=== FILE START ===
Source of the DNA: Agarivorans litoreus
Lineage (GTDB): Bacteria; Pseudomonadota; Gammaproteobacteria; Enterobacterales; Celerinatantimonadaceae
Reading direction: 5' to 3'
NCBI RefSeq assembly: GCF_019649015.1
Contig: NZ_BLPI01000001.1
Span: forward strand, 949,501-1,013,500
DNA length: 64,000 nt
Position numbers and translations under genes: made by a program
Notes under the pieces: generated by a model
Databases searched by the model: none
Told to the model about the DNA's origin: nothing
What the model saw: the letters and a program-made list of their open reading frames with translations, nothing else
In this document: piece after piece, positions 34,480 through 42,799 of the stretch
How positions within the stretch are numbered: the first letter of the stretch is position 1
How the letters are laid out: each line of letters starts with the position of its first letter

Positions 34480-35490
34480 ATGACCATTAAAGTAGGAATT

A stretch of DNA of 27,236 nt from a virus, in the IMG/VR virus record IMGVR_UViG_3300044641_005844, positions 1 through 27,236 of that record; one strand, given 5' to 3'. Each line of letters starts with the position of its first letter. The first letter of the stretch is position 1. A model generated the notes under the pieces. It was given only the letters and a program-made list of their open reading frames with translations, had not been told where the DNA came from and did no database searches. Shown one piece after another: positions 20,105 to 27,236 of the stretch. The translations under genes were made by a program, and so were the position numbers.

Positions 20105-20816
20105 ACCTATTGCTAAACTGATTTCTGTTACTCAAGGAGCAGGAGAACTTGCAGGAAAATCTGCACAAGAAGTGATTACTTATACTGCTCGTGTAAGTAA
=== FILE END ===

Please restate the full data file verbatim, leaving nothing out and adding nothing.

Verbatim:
Source of the DNA: Agarivorans litoreus
Lineage (GTDB): Bacteria; Pseudomonadota; Gammaproteobacteria; Enterobacterales; Celerinatantimonadaceae
Reading direction: 5' to 3'
NCBI RefSeq assembly: GCF_019649015.1
Contig: NZ_BLPI01000001.1
Span: forward strand, 949,501-1,013,500
DNA length: 64,000 nt
Position numbers and translations under genes: made by a program
Notes under the pieces: generated by a model
Databases searched by the model: none
Told to the model about the DNA's origin: nothing
What the model saw: the letters and a program-made list of their open reading frames with translations, nothing else
In this document: piece after piece, positions 34,480 through 42,799 of the stretch
How positions within the stretch are numbered: the first letter of the stretch is position 1
How the letters are laid out: each line of letters starts with the position of its first letter

Positions 34480-35490
34480 ATGACCATTAAAGTAGGAATT

A stretch of DNA of 27,236 nt from a virus, in the IMG/VR virus record IMGVR_UViG_3300044641_005844, positions 1 through 27,236 of that record; one strand, given 5' to 3'. Each line of letters starts with the position of its first letter. The first letter of the stretch is position 1. A model generated the notes under the pieces. It was given only the letters and a program-made list of their open reading frames with translations, had not been told where the DNA came from and did no database searches. Shown one piece after another: positions 20,105 to 27,236 of the stretch. The translations under genes were made by a program, and so were the position numbers.

Positions 20105-20816
20105 ACCTATTGCTAAACTGATTTCTGTTACTCAAGGAGCAGGAGAACTTGCAGGAAAATCTGCACAAGAAGTGATTACTTATACTGCTCGTGTAAGTAA